When the running back did not show up for the team’s chartered flight to Los Angeles on Thursday of last week, it was met with a shrug and a sign of no big deal by everybody with the team. After all, the reporting date was actually the following day and Elliott could show up by then.
When Elliott did not show up by the reporting day, Cowboys owner and general manager Jerry Jones said it was all part of the process. The Joneses, Jerry and executive vice president Stephen, and coach Jason Garrett said the team would go on as if it is business as usual. After all, what would happen if Elliott was lost during the regular season for any amount of time?
“This is the air we breathe,” Jones said.
On Sunday, Jerry Jones told the local CBS affiliate in Dallas: “The point is, you don’t have to have a rushing champion to win a Super Bowl.”
He is right. Emmitt Smith was the first to win a rushing title and a Super Bowl in the same season. Smith ran for 1,713 yards in 1992 and the Cowboys crushed Buffalo 52-17 in Super Bowl XXVII. (Terrell Davis also led the league in rushing when the Denver Broncos won the Super Bowl in 1998.)
What Jones did not point out, however, is that he has not won a Super Bowl without a rushing champion. When the Cowboys won Super Bowls XXVIII and XXX in 1993 and ‘95, Smith was the NFL’s rushing champion.
Perhaps Elliott’s side was unaware of the owner’s comments, but their answer was to jet off to Cabo San Lucas, Mexico, to get away from everything. Elliott spent most of his six-game suspension in 2017 in Cabo, working out some of the time in an attempt to remain in shape. He was followed by a documentary crew but the final product has not been released as of yet.
The Cowboys’ response to the Mexican vacation on Monday was to add veteran Alfred Morris, who played for the club in 2016 and ’17 and took over as the starter during Elliott’s six-game suspension. During that span, Morris had a 27-carry, 127-yard, one-touchdown effort against his former team, the Washington Redskins.
“He’s a really good veteran player who we know and we really like,” Garrett said. “We wanted to keep him last year and he felt there was a better opportunity in San Francisco, so when we had the chance to bring him back, we thought it was a good thing for our team. Obviously in Zeke’s absence, there are plenty of reps for a guy like that to get, so we’ll ease him into practice here the next few days.”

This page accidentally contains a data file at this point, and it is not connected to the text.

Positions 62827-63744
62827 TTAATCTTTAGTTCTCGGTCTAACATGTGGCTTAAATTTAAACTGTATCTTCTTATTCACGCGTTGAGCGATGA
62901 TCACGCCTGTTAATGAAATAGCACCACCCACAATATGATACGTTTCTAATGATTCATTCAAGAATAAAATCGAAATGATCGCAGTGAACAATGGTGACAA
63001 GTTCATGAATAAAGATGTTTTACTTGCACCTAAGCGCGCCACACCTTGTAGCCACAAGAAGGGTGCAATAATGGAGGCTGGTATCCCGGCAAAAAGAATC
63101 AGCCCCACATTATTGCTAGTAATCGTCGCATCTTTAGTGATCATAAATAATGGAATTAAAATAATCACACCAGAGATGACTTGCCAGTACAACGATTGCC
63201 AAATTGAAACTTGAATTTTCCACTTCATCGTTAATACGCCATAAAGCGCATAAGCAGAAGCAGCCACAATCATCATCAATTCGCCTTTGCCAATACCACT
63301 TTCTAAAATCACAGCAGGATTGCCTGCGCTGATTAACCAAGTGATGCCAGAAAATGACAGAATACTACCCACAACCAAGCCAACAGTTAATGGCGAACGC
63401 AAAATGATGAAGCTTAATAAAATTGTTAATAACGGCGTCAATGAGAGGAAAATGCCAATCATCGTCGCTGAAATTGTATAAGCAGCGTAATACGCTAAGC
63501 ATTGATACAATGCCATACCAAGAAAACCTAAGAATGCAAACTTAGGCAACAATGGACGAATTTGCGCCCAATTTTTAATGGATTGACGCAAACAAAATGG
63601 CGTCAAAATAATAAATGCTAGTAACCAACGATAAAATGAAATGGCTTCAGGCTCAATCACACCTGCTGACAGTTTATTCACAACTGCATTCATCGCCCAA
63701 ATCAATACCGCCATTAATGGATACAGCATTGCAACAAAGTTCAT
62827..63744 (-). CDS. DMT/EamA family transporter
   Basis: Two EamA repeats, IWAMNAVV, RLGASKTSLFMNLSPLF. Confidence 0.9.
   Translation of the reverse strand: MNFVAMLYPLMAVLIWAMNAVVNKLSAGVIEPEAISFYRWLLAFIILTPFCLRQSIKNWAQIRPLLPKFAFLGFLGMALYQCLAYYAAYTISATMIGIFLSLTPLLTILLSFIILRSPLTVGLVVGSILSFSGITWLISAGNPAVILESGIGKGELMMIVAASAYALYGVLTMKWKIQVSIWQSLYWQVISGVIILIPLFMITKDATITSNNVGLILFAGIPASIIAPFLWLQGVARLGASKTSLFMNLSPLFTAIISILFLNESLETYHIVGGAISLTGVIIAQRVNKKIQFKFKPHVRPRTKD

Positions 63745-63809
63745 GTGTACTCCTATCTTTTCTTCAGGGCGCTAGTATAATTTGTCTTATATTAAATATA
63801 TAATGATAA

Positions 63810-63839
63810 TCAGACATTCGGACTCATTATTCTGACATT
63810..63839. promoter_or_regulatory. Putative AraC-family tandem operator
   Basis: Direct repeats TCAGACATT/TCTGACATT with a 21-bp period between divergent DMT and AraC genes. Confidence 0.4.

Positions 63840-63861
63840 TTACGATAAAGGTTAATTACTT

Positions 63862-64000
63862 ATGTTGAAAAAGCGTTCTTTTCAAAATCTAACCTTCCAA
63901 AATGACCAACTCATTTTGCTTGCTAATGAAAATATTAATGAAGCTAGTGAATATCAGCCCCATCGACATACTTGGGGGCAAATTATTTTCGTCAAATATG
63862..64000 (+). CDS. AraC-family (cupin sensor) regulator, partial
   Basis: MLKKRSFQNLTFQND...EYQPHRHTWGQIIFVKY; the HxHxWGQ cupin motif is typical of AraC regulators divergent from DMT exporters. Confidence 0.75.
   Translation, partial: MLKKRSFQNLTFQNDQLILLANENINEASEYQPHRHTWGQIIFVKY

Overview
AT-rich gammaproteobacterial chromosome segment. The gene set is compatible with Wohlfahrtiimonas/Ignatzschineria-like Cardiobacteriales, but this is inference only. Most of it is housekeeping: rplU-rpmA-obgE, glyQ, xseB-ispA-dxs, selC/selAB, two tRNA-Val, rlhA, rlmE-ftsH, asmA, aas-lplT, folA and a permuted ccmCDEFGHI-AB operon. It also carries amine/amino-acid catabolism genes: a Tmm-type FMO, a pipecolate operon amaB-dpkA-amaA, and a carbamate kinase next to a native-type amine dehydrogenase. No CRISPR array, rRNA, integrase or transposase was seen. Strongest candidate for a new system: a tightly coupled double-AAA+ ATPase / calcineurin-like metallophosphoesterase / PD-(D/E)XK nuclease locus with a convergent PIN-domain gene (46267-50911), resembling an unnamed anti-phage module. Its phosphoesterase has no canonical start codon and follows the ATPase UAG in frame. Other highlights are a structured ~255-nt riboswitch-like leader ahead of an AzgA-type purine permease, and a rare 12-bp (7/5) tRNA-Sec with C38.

But would the Cowboys have signed a veteran like Morris if Elliott was in Oxnard? Garrett did not want to deal with that hypothetical, but Stephen Jones did.
“We were going to look at something probably no matter what, but probably not as much,” Jones said. “Every time you’re missing a guy, you need to have a guy in there and it made sense to get a guy that we’re comfortable with.”
The exact whereabouts of Elliott and his agent, Rocky Arceneaux, does not matter — the phones still work in Mexico. The signing of Morris gives the Cowboys some protection if the Elliott saga continues into the regular season, like Smith’s holdout did in 1993.
And if Morris does not make the 53-man roster, it will cost the Cowboys only a $90,000 signing bonus.
“They didn’t give me any assurances but that doesn’t matter,” said Morris, who still has a house near the Cowboys’ facility in Frisco, Texas. “I’m Alfred. I’m going to come do what I have to do. I’m always going to show up, give my best. Whatever they do on the back end, that’s not my business.”
Practices go on like normal without Elliott. The running back is probably working out in Mexico, like he did while suspended in 2017.
“I’m a little jealous that he’s in Cabo,” center Travis Frederick said. “That’s a great place. You saw what happened the last time he went to Cabo. He came back and he was really ready to go, in really great shape. I’ve been to where he goes in Cabo. He’s got a heck of a setup down there. So I’m certainly not worried about him being in any bad shape coming back.”
The addition of Morris to the running back fold will not do much to move Elliott’s side closer to a deal. It is just a part of the dance.
A dance both sides want to lead.